QE, The Gift That Just Kept Giving, Is Now Taking

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Zero Hedge: I know the Federal Reserve doesn’t effectively create money or directly monetize.  I know this because then Fed chief, Ben Bernanke, told us so (HERE).  But still, something has me wondering about that exchange, now almost a decade ago.  The simplest of math.

The plan to utilize quantitative easing and avoid direct monetization went like this.  The Fed would buy the Treasury debt and Mortgage Backed Securities (remove assets from the market) from the big banks.  However, the Fed would force those banks to deposit the new money at the Federal Reserve.  This would avoid the trillions of newly created dollars from going in search of the remaining assets (particularly levered from somewhere between 5x’s to 10x’s…turning a trillion into five to 10 trillion…or far more).

The chart below shows the Federal Reserve balance sheet (red line) and the quantity of those newly created dollars that the recipients of those dollars, the banks, deposited at the Federal Reserve (blue line).  But the green line is the quantity of newly created dollars that have “leaked” out…also known as “monetized”. more …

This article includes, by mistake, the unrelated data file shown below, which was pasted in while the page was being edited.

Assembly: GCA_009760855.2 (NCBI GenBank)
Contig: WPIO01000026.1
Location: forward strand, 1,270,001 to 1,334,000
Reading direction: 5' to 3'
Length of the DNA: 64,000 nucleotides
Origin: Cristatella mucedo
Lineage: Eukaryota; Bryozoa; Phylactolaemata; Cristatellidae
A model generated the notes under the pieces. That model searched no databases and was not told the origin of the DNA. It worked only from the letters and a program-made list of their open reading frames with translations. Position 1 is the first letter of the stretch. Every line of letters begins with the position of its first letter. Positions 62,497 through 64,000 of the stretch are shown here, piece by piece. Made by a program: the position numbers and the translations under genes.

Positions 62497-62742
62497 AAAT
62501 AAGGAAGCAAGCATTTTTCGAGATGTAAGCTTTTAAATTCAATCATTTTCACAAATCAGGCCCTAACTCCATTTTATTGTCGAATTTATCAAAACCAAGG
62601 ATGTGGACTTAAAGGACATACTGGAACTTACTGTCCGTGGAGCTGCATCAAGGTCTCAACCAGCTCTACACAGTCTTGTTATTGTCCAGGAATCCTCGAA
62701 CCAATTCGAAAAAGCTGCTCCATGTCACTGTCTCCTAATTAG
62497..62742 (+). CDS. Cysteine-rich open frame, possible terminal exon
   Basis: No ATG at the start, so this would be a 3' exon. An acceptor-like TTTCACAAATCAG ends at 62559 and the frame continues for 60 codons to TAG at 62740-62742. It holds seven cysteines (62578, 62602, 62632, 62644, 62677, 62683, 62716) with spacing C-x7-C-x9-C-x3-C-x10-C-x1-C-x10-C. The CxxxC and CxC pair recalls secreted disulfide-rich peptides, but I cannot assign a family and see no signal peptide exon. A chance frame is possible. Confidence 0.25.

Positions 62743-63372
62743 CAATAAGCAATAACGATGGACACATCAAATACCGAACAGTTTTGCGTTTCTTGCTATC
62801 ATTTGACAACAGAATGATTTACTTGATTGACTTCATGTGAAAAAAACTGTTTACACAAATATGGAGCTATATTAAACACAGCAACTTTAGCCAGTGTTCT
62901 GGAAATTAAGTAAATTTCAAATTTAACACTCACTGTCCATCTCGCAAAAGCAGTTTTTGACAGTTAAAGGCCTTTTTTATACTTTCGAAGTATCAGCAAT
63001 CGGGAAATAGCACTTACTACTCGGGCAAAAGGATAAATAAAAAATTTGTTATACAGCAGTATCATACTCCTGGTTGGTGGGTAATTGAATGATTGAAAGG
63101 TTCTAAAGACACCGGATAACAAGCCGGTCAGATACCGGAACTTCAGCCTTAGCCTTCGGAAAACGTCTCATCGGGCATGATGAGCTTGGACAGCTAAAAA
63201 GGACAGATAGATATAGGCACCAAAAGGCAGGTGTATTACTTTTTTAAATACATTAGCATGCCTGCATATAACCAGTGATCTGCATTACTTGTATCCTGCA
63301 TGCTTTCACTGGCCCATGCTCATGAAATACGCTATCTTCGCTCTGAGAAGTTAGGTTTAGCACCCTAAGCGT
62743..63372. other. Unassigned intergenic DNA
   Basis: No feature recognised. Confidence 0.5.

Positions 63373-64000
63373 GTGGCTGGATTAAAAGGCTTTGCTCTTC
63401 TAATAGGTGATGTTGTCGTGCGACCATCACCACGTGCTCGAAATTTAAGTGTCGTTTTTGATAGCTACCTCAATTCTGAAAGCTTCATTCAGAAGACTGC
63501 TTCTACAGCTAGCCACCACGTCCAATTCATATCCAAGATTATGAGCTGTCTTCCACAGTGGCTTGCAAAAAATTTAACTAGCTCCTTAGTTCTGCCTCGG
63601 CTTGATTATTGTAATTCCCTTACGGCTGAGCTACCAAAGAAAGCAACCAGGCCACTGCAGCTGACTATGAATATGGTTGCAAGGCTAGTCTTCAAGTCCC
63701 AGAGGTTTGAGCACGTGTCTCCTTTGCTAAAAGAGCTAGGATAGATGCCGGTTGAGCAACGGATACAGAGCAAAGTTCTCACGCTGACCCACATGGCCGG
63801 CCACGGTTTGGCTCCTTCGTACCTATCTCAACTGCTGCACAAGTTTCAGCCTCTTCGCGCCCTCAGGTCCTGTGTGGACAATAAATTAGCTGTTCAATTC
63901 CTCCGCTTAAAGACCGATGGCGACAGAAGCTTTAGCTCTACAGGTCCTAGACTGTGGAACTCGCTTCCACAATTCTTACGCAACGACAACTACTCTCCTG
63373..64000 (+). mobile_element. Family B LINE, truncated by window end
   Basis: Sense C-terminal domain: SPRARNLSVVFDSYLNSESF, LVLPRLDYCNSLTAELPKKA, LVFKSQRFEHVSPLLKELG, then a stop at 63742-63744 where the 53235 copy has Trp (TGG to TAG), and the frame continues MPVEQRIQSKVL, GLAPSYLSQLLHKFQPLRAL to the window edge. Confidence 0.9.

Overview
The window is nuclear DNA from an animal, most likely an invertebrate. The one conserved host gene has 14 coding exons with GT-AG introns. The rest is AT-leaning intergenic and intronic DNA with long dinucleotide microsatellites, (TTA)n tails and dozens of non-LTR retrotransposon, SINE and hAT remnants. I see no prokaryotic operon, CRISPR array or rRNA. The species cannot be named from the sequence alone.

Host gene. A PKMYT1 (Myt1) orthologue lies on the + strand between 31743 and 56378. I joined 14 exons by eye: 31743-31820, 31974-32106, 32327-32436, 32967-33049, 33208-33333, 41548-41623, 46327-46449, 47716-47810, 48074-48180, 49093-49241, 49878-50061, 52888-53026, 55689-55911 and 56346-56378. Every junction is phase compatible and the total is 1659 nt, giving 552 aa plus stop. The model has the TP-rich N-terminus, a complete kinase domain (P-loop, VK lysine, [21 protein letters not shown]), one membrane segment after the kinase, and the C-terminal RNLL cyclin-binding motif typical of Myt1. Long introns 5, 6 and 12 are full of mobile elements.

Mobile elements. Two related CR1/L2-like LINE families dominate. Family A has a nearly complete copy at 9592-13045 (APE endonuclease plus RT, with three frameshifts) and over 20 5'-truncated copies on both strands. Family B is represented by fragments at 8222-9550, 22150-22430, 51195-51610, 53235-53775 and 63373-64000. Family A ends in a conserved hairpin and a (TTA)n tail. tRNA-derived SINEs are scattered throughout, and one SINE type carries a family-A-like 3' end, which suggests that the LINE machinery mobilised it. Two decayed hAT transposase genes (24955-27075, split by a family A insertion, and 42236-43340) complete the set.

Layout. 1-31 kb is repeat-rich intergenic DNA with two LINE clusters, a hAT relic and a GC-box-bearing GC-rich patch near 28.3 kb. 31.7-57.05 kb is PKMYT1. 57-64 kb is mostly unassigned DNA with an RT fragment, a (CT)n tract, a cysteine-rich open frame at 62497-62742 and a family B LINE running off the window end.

Opinion: After hundreds of posts (or so) on central bank money printing, which put 4 trillion US dollars in the hands of major money center banks, it is now time to unwind the trade.

With quantitative easing (QE) from 2009-14, the Federal Reserve bought massive amounts of toxic mortgage bonds to save the banks from failure. A new idiom ‘too big to fail’ became embedded in our psyche.

When more bonds are bought than sold, interest rates go down and vice versa. Now we are faced with more bonds being sold than bought. Interest rates are going up.

Unless there is a collapse, in which case investors rush into Treasury bonds forcing interest rates down again, which happened in the crash of 1987.

In 2017 the US government paid $474,500,000,000 (billion) in interest on $20 trillion in debt. According to estimates from the Congressional Budget Office, each 1-percentage-point increase in interest rates is expected to add $1.6 trillion to the 10-year budget deficit.

Trillion here, trillion there = Revelation 6:5-6